23. 23. Considerations <ul><li>Staffing (cont’d) </li></ul><ul><li>Employees </li></ul><ul><ul><li>Initially calculate: </li></ul></ul><ul><ul><ul><li>Salaries </li></ul></ul></ul><ul><ul><ul><li>Benefits </li></ul></ul></ul><ul><ul><ul><li>Overtime </li></ul></ul></ul><ul><ul><ul><li>Vacation Time </li></ul></ul></ul><ul><ul><ul><li>Sick Time </li></ul></ul></ul><ul><ul><ul><li>Training Time </li></ul></ul></ul><ul><ul><li>Also Off-Call Time </li></ul></ul><ul><ul><ul><li>Call Follow-Up Time </li></ul></ul></ul><ul><ul><ul><li>Data-Entry Time </li></ul></ul></ul><ul><ul><ul><li>Email / Fax / Walk-Up Request Management Time </li></ul></ul></ul><ul><ul><ul><li>Project Time </li></ul></ul></ul><ul><li>Many IT Departments fail to consider the amount of time spent by support desk staff doing other necessary tasks besides answering inbound customer phone calls; this is one of the key reasons why many service desks are understaffed </li></ul>
  24. 24. Considerations <ul><li>Staffing (cont’d) </li></ul><ul><li>Statistics </li></ul><ul><ul><li># of Supported End-Users </li></ul></ul><ul><ul><li>Projected Call Volume </li></ul></ul><ul><ul><li>Projected Call Delay </li></ul></ul><ul><ul><li>Cost Per Call </li></ul></ul><ul><ul><ul><li>Note: There is no standard way to calculate Cost Per Call because the definition of cost varies from one organization to the next </li></ul></ul></ul><ul><ul><ul><li>Cost Per Call calculations can include the following factors: employee salaries, building facilities / utilities, IT capital equipment costs, etc. </li></ul></ul></ul>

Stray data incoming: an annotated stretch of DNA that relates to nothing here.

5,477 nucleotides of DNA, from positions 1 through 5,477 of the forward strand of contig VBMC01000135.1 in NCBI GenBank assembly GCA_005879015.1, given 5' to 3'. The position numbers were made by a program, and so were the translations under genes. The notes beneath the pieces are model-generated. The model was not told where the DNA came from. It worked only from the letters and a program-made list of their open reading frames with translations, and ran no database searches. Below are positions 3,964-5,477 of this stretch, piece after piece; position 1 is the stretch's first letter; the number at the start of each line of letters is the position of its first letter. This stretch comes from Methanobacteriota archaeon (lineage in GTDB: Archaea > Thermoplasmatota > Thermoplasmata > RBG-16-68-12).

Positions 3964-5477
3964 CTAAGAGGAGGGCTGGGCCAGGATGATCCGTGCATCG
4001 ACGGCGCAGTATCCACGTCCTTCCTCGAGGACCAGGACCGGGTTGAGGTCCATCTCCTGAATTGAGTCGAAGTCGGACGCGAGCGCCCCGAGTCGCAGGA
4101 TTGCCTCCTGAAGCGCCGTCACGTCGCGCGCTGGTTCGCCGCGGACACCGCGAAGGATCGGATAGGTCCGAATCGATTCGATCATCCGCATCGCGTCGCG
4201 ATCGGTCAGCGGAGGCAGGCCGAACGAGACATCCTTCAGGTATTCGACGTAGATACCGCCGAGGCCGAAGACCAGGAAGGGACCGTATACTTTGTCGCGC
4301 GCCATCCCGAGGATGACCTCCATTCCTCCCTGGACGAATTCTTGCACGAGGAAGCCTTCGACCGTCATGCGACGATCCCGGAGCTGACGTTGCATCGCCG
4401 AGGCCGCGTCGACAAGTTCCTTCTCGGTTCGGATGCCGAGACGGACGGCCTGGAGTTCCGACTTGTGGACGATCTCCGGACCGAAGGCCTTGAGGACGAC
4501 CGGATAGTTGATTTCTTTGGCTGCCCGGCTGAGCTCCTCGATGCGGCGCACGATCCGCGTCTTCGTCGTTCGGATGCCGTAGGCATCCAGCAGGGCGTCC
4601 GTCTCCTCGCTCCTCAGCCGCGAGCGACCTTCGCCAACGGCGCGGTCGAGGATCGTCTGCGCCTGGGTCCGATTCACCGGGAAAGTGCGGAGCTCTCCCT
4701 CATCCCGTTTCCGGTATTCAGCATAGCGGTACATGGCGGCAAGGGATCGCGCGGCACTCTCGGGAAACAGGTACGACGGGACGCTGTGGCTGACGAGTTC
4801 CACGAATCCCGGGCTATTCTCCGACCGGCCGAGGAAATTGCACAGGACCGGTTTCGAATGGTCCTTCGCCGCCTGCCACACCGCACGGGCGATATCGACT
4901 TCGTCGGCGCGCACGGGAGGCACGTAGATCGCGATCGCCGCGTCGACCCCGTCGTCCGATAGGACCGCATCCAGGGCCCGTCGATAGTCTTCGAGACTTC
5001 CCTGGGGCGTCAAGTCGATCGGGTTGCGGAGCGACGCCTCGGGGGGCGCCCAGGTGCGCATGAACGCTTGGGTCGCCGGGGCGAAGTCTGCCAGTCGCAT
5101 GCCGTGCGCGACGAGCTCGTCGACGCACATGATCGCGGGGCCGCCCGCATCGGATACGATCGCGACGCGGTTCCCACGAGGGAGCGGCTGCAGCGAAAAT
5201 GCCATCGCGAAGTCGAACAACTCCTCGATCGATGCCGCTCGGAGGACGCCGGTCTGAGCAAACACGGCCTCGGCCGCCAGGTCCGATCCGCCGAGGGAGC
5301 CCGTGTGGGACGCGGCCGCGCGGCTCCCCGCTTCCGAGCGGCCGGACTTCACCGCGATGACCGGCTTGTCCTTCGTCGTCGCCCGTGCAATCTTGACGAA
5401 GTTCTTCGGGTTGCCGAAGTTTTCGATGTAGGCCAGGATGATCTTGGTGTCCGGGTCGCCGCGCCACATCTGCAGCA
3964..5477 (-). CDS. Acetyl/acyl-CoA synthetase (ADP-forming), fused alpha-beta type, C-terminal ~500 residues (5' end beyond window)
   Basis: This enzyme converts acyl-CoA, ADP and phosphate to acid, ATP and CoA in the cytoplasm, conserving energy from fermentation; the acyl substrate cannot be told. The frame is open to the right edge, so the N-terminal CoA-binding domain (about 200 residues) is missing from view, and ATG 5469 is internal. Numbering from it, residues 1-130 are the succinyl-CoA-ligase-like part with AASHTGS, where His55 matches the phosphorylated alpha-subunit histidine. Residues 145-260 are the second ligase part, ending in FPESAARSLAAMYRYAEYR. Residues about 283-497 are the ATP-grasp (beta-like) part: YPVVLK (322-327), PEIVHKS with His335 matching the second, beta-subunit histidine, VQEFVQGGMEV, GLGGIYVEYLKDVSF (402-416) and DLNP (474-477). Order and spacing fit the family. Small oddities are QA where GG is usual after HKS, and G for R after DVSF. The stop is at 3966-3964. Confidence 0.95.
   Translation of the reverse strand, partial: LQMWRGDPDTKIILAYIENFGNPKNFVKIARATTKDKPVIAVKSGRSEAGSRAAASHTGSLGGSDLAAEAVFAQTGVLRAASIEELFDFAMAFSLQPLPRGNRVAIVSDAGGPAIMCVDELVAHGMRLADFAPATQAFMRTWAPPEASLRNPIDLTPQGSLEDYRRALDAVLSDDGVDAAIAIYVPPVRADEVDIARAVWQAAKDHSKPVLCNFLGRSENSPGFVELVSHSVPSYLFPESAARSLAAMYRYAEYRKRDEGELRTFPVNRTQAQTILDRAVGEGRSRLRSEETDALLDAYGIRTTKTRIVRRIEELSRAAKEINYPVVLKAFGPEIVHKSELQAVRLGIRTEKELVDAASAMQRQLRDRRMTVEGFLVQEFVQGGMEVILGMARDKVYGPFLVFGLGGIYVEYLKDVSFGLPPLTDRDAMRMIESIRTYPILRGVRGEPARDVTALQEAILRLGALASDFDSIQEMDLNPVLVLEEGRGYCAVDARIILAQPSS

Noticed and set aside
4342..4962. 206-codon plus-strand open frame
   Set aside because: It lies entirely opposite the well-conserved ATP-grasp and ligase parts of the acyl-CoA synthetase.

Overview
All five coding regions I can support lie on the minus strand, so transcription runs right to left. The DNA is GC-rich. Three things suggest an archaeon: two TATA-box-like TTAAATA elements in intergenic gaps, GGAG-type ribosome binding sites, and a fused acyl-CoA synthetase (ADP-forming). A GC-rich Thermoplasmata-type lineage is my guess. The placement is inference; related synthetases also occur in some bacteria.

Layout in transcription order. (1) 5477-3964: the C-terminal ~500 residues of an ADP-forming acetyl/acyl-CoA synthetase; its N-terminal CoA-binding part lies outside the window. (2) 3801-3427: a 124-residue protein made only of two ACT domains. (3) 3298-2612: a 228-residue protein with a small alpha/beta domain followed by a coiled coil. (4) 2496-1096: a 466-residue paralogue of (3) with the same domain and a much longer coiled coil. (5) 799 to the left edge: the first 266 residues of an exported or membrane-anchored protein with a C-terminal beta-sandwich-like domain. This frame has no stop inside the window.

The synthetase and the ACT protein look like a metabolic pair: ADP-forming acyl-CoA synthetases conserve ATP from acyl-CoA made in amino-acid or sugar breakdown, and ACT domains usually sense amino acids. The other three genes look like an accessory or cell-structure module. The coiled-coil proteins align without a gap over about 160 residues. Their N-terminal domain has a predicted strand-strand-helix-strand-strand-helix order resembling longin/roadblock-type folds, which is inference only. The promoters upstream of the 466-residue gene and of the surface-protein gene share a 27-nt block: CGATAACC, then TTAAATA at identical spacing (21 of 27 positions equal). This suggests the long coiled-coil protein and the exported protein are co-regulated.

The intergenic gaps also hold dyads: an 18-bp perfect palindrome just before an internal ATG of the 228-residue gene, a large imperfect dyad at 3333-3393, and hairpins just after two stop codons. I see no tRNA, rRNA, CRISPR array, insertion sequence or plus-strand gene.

25. 25. Considerations <ul><li>Staffing (cont’d) </li></ul><ul><li>Service Levels to Provide </li></ul><ul><ul><li>Must consider business goals of satisfying customers, generating revenue, and managing costs and create a balance that optimizes support center and corporate performance </li></ul></ul><ul><ul><li>Service level balances customer tolerances for waiting to speak with the “next available agent,” the cost of providing service, and the revenue opportunity cost of customers who abandong their call and never call again </li></ul></ul>
  26. 26. Considerations <ul><li>What scopes of support will the support center deliver (application support, hardware support, remote support, desk-side support)? </li></ul><ul><li>What types of management support services will the support center provide (supervisors, trainers, analysts, etc.)? </li></ul><ul><li>What are the skill requirements for agents and management? </li></ul><ul><li>What kinds of services will the support center provide (inbound service, outbound service)? </li></ul><ul><li>What hours of support will be provided (24 x 7, business hours only)? </li></ul><ul><li>Will this be a standalone support center or part of a network of support centers? </li></ul><ul><li>What technology is needed to support the services that the support center will provide? </li></ul>